You want the vents you'll be using in wintertime to be at the very top of the wall(s) on at *least* the downwind wall(s), usually this means having them the full length of the top of the S wall and also at the top of the E and possibly other walls too. On typical Michigan-winter days you will only USE the downwind-side vents, so's to avoid a crossbreeze and drafts, but because sometimes the wind comes from funky directions it is very handy to have vents on all the walls so you can adapt to whatever weather you get.

    For summertime you want larger (much much larger) vent areas that can be lower on the walls, but you can worry about that come springtime [​IMG]

    Good luck, have fun,

  6. saladin

    saladin Chillin' With My Peeps

    Mar 30, 2009
    the South
    The deep litter method may be ok for some but personally I hate it! If you ever have problems with mites, lice, or disease then the deep litter method will simply make the problem worse.

    My suggestion is that now is a great time to change to regular cleanings of the housing area. saladin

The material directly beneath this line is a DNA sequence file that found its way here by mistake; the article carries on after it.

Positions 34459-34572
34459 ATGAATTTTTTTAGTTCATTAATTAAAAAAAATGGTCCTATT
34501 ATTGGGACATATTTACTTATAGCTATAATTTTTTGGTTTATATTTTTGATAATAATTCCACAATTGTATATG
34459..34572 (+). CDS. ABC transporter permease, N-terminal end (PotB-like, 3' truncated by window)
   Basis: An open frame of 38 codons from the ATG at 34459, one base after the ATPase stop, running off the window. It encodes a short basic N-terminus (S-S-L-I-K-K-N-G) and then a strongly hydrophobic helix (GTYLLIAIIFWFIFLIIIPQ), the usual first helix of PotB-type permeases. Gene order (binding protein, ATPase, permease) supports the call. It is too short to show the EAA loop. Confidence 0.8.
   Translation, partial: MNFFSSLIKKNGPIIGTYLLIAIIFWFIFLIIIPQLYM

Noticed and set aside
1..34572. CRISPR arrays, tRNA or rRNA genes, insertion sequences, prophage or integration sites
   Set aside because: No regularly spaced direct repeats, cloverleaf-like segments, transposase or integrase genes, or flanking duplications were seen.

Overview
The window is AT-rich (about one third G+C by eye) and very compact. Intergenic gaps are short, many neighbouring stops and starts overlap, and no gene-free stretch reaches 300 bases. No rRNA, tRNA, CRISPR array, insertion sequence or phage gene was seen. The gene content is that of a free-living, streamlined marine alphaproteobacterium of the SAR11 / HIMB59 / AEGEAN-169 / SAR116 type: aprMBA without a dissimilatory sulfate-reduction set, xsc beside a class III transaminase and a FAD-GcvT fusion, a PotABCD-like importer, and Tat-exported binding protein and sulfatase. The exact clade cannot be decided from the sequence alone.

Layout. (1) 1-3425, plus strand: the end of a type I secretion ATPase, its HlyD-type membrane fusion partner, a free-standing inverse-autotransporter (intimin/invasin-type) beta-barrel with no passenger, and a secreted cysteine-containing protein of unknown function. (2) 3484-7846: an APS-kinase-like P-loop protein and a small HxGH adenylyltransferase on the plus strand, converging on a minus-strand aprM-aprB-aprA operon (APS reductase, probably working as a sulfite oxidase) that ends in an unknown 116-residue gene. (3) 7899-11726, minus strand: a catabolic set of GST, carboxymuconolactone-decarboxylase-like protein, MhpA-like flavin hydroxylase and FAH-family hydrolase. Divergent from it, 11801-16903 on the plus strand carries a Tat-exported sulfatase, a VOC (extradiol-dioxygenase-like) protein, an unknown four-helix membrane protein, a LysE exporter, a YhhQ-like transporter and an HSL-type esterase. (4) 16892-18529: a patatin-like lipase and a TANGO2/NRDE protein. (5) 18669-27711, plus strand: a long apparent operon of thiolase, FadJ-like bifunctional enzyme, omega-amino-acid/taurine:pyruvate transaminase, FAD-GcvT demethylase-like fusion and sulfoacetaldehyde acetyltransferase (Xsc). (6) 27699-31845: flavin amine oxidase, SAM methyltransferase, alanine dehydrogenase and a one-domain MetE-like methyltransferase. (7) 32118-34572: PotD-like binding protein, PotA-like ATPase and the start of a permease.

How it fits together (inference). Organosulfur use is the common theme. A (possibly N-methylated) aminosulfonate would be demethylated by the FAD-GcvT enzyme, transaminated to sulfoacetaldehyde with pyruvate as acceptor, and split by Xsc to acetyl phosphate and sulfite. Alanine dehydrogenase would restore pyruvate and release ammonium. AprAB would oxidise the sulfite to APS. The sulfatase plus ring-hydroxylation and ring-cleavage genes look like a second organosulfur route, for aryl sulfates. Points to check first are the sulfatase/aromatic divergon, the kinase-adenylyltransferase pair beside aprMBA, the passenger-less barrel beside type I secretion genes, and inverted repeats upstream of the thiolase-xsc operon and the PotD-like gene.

7. joebryant

    joebryant Overrun With Chickens

    Are you using diatomaceous earth (food grade). If not, you should be; it really helps to keep the manure dry, along with many other benefits.
  8. Hillbilly Hen

    Hillbilly Hen Overrun With Chickens

    Apr 11, 2009
    Newaygo Michigan
    Quote:jessica, [​IMG]
    I also live in Michigan, I just hang a heat lamp above the waterers with a 100watt bulb. That keeps them from freezing for the most part. Also check out the link in my siggy for the upcoming Michigan Chickenstock. We would love to have you there!
  9. Chook-A-Holic

    Chook-A-Holic Chillin' With My Peeps

    Oct 5, 2009